A straightforward fun book with the occasional twist and turn. Good for a quick read
Anonymous More than 1 year ago
A new and unique story, well told. A true movie in the mind read. DMB
Anonymous More than 1 year ago
repatpat More than 1 year ago
I enjoyed the book and would like to read book 2, but Barnes and Noble does not carry it as an e-book. As stated by a prior reviewer, it was a bit confusing at first. I thought I was reading about a country back in the 13 or 1400's, but then as I continued reading, I discovered that they had many modern conveniences. But, if you can overlook that, which I did, I still enjoyed the book. I thought the character development was handled well and I want to find out what happens, and how it happens. It was different than any other fiction book I have ever read, and that is what makes me want to read more.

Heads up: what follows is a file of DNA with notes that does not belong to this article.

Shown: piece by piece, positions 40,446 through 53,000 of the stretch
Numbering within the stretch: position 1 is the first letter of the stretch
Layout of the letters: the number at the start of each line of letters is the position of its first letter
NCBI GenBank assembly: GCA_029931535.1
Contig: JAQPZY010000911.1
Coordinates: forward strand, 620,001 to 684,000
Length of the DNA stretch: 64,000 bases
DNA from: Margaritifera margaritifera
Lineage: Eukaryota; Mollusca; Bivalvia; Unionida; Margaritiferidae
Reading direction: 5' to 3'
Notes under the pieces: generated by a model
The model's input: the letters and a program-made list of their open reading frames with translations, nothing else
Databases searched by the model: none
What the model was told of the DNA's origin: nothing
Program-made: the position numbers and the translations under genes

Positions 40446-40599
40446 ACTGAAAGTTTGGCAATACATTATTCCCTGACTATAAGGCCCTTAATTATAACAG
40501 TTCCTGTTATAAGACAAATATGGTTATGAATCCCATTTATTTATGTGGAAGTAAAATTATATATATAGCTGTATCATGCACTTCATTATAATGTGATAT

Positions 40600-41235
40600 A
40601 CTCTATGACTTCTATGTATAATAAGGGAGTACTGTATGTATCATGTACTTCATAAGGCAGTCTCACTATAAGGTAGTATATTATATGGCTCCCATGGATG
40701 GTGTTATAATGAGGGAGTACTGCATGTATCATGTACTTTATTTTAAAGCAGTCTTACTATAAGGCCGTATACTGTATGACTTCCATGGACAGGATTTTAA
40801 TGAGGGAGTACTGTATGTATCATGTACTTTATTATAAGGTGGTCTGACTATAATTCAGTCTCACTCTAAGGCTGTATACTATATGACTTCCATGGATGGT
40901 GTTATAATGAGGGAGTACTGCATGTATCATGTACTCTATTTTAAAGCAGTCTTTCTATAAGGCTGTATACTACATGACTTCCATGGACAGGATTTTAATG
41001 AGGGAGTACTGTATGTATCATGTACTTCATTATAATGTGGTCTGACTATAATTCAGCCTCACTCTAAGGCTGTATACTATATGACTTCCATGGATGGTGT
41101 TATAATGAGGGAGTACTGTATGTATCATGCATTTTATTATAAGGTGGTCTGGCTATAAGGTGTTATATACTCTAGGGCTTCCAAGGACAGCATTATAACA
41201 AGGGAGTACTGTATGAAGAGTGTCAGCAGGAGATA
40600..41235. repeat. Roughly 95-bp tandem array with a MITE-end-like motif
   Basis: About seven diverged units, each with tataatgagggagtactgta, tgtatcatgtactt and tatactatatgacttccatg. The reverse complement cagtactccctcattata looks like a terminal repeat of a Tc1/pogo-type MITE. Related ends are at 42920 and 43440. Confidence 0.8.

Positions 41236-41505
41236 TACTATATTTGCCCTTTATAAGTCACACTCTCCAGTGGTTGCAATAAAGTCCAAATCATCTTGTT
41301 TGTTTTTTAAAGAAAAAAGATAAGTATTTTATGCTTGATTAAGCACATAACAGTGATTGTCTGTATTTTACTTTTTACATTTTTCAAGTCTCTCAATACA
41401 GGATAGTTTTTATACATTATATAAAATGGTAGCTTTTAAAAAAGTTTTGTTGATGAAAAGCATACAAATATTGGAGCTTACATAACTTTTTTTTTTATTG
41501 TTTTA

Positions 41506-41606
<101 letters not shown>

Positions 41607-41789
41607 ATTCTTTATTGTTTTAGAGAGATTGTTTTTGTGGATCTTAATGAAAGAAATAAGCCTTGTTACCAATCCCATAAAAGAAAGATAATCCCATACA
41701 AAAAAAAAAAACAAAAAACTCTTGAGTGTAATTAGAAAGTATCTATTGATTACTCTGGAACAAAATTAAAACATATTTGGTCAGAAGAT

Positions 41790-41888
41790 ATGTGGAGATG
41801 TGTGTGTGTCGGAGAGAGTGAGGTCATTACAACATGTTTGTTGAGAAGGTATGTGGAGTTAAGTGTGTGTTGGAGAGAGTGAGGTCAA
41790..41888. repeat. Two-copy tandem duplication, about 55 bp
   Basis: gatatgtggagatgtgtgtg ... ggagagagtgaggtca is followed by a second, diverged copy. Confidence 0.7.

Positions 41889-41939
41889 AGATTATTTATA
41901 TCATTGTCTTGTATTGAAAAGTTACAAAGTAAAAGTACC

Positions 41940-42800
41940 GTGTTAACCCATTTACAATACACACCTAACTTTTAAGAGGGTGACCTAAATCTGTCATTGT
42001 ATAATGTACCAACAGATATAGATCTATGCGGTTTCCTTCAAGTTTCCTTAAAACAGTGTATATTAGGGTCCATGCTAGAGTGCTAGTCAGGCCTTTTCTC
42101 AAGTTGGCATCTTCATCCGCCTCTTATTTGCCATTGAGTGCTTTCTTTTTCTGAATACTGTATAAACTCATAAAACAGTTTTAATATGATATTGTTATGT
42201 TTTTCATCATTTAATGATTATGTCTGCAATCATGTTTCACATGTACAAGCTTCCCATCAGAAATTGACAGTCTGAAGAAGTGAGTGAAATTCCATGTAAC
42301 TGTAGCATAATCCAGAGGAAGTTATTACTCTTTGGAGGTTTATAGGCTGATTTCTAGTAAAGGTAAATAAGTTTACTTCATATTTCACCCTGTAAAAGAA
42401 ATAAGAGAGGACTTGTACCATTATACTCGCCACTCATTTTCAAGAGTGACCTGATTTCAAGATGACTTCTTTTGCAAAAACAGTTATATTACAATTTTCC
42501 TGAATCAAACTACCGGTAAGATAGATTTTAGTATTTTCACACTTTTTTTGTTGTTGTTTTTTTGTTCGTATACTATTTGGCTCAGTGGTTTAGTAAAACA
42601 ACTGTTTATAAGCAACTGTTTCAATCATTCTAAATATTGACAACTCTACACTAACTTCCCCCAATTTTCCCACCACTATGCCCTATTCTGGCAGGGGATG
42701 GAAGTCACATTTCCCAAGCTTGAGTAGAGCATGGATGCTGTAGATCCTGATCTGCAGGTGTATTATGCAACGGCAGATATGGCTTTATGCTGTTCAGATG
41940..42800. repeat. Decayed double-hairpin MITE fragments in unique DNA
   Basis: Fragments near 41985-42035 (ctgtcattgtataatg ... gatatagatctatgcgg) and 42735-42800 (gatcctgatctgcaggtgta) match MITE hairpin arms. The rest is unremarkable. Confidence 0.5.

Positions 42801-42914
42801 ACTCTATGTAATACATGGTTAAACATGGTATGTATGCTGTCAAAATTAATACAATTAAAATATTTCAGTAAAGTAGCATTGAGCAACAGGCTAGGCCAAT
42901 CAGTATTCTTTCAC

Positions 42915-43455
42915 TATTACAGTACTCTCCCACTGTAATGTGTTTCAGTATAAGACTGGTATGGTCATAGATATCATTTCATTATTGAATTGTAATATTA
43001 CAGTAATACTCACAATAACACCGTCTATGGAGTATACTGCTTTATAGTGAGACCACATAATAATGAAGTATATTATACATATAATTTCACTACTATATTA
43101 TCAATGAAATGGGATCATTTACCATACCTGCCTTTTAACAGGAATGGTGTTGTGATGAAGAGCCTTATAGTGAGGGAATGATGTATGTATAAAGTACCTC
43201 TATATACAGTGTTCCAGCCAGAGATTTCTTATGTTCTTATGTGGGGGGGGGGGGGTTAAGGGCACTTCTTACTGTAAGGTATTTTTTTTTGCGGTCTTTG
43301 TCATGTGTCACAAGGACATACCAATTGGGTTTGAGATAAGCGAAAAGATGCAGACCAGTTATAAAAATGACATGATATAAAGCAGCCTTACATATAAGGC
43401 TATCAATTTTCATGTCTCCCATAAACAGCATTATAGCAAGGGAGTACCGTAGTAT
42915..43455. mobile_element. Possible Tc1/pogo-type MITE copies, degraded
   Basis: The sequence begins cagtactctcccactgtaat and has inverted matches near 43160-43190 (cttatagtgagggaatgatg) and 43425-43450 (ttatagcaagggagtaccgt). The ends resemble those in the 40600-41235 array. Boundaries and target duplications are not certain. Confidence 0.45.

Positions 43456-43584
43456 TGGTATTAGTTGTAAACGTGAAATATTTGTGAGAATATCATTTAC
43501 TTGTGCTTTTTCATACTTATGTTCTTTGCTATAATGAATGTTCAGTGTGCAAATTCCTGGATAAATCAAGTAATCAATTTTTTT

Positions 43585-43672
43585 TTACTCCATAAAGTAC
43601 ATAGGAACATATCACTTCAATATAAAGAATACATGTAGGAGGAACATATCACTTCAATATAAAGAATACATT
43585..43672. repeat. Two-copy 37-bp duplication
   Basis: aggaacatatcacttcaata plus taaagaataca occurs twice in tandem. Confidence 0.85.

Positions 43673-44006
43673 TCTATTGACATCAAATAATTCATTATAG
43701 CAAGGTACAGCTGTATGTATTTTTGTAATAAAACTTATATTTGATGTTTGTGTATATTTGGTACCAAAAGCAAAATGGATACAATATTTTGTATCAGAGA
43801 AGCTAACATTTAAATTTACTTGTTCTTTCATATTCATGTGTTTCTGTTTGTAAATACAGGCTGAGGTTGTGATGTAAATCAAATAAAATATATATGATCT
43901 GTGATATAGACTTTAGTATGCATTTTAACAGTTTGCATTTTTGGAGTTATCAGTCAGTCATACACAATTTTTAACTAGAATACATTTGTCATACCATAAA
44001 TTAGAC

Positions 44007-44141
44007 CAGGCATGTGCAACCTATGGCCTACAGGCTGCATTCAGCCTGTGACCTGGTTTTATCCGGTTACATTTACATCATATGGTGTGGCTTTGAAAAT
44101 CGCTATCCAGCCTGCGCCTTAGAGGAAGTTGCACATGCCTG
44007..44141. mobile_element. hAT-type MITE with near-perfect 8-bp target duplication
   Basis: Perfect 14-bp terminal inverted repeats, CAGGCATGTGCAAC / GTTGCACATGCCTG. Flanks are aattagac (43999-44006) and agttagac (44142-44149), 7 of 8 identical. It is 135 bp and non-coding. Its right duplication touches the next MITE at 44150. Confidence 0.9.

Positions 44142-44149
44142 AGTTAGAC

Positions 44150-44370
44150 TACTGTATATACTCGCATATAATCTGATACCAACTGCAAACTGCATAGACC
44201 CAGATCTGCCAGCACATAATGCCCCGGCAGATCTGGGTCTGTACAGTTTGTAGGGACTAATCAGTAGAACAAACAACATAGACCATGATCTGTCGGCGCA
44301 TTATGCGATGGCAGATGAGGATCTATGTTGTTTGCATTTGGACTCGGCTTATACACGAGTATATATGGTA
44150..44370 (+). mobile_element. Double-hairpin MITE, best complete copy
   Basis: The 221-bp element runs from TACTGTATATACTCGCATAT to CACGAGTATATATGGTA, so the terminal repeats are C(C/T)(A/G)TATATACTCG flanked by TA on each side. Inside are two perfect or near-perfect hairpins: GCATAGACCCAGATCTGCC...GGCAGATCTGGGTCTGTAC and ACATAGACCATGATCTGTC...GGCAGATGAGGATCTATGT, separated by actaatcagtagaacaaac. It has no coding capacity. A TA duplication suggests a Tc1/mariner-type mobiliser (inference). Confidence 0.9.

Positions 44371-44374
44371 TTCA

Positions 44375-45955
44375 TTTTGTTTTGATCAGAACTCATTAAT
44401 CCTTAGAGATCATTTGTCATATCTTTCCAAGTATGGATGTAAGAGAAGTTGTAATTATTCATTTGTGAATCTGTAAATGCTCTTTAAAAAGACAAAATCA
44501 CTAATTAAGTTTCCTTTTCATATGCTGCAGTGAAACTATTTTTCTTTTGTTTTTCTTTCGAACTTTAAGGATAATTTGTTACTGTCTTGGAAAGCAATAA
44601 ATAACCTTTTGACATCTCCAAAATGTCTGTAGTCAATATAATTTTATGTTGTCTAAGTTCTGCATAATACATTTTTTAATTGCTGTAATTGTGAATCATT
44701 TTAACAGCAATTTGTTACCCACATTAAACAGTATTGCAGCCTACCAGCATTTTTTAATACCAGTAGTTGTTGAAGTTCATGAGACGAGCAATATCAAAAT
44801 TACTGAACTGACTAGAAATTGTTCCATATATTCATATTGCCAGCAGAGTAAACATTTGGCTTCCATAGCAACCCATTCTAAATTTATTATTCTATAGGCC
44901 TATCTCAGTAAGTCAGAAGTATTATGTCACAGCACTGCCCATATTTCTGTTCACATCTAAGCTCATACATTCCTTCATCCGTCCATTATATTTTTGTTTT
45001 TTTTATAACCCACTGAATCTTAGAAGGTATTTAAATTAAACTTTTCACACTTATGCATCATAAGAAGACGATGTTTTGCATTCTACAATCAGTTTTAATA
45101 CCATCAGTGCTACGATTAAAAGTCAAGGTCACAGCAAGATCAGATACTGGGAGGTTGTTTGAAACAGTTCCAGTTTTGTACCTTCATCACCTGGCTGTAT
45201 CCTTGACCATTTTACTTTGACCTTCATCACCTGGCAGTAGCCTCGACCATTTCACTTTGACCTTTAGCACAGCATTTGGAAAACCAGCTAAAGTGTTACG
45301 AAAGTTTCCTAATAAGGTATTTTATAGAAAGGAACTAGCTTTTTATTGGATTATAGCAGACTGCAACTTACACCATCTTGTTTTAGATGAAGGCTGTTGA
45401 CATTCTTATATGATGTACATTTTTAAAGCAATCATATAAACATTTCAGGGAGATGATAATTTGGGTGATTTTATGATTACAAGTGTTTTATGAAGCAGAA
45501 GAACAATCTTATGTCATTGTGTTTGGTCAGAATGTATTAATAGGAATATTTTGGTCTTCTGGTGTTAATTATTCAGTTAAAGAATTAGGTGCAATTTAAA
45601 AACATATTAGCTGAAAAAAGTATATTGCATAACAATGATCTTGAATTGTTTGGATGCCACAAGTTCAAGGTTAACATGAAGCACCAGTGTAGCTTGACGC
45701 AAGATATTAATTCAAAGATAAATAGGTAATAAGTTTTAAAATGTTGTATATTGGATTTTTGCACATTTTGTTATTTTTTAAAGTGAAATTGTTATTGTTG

Anonymous More than 1 year ago
Great story, can not wait for more books.
Anonymous More than 1 year ago
JaimeBuncie More than 1 year ago
Not a bad first book. Felt a little rushed in places, wouldn't mind reading more in the future just to see where it goes.
Anonymous More than 1 year ago
Wanted this to be better. A little strange and hard to get through. Main character is a semi - Jesus figure, except that he kills a lot of people and has metaphorical sex with a 13 yr old who is destined to be his bride. Author seems to have outlined and titled a dozen books for this series, which, by the way, also includes Jedi mind tricks. Might read a few more to see where this is all supposed to be going. But only if they are in the range of 1 or 2 bucks.
Anonymous More than 1 year ago
Anonymous More than 1 year ago
For Apprentice's!
Anonymous More than 1 year ago
Bye ily